Music album sales were down by 5% in 2006, compared to the previous year, but overall music sales were up, thanks to digital downloading on the internet, reports Associated Press.
The stocks of cable TV companies were up sharply in the last year, some companies up as much as 50%, to the highest level in years. The triple offerings of cable TV, internet and telephone service was a major boon for the companies, reports Dow Jones newswires.
CD players in the automobile could go the way of the 8-track tape. Microsoft and Ford are introducing a new dashboard system that will link it with cellphone service and personal music players, according to Associated Press.
Associated Press says entertainment is going extreme as content providers, distributors and electronics product makers hold their giant conference, the International Consumer Electronics Show, in Las Vegas this week, according to Associated Press. Americans really love their gadgets. The average household will spend $2,000 on electronics this year, compared to $1,250 in 2005, and has 26 electronic devices, including 3 TV sets, according to the sponsors of the show. San Francisco’s SF Gate reports. At the show, Apple is expected to introduce a new device allowing people to send video from their computer into their TV sets, according to AP. Being introduced this week are two devices that accommodate the two differing types of HDTV recording, thus precluding a reoccurrence of the 1980s battle between VHS and Beta TV recorders. LG and Warner are offering the new HD DVD recorders, says Associated Press. Sharp is introducing a 108-inch (that’s 9 feet wide!) TV set at the show, says AP.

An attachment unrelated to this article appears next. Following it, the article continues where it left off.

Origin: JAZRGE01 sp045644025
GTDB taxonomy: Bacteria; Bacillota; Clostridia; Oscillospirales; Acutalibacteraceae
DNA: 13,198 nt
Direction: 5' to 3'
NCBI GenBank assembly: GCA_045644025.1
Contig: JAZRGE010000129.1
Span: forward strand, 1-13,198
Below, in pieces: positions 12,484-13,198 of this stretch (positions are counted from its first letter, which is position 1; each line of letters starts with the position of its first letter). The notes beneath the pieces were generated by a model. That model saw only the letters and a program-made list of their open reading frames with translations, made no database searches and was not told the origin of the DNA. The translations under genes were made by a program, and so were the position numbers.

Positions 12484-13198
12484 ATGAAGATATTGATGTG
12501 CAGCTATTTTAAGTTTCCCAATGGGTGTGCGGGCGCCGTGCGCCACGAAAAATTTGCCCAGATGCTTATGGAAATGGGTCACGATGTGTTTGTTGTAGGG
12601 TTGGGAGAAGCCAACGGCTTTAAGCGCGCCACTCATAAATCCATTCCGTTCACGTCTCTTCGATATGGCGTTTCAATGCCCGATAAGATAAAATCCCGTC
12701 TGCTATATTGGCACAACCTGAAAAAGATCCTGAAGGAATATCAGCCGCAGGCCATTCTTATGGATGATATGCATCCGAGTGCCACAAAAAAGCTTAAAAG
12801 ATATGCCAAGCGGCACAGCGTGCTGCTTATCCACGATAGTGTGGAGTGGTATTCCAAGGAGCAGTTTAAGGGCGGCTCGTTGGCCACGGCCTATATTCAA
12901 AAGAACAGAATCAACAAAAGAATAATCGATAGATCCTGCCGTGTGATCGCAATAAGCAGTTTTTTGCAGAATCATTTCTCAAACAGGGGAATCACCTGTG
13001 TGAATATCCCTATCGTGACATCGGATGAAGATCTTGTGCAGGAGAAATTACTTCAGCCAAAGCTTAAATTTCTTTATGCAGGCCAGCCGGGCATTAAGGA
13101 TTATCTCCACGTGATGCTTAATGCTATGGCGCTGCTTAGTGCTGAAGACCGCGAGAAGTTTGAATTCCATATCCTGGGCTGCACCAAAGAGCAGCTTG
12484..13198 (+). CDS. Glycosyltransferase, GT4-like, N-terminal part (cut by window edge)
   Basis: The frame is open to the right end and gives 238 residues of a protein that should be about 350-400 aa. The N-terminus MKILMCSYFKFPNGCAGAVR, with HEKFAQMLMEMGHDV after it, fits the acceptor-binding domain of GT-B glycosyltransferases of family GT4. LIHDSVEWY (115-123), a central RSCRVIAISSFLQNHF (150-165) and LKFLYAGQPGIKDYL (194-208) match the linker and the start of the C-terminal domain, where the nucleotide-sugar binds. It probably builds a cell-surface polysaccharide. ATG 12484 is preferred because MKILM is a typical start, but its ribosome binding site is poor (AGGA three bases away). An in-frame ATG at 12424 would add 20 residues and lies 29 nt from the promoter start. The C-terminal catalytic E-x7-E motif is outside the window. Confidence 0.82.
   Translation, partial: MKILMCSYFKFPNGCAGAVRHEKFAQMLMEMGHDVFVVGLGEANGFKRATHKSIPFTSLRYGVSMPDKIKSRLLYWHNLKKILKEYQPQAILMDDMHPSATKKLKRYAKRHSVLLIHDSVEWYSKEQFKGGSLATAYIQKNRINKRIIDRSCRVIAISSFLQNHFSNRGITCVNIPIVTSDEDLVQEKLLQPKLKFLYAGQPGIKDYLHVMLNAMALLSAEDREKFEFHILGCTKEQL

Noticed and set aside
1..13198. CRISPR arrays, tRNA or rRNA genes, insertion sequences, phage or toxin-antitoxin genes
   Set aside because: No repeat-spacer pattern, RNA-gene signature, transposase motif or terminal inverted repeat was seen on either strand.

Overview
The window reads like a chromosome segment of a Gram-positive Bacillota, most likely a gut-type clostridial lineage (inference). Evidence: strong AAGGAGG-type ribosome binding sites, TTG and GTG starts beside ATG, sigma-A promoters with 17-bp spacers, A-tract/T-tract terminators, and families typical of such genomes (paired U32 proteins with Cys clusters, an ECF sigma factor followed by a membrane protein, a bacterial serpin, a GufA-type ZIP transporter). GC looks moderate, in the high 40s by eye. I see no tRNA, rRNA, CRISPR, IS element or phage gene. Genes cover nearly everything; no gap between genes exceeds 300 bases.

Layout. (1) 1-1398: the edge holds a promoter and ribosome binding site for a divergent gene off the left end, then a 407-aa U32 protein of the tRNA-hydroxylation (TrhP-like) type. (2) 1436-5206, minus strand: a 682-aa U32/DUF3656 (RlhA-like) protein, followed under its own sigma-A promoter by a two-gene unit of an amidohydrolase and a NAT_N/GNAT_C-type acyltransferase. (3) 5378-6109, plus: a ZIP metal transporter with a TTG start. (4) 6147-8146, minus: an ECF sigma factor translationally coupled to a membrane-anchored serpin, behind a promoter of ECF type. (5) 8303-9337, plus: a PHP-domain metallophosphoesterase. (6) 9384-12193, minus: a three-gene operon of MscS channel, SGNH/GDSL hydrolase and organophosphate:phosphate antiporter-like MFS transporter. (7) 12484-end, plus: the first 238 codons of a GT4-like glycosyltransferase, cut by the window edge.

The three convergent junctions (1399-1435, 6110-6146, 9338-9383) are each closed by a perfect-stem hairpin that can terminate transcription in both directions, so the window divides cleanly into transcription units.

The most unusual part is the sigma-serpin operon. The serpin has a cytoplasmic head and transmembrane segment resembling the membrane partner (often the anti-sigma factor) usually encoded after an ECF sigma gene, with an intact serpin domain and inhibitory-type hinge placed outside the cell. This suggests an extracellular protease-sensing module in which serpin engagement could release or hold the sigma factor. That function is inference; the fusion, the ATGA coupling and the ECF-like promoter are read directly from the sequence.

“Steve Jobs: The Showman, The Scandal” is the headline of an in-depth look at the Apple founder and head and the troubles at the company. The piece appears in the San Jose Mercury News, which says Jobs’ job is safe, for now.
Time magazine is reinventing itself on the web, introducing blogs and emphasizing breaking news, reports Online Media Daily.
The Washington Times, the daily print organ of conservatives in the nation, may be in for a change in leadership. The owner, the Rev. Sun Myung Moon, is now 86, and the paper may soon be run by the Rev. Moon’s son Preston Moon, according to Marc Fisher’s Washington Post column.
Unlike many newspapers, Politico, the new Washington, D.C. paper focused on politics, is hiring, and seasoned journalists are leaving once-secure positions at major papers to join, reports the New York Times.
Is there intelligent life on other planets? Astronomers are planning to search for TV and radio signals from 1,000 stars in search for broadcasts they may be sending, reports Reuters.
Amber alerts are broadcast on local TV and radio stations when a child has been abducted and is in imminent danger. The National Association of Broadcasters website has a special page with information about the Amber program, and help for stations to become involved.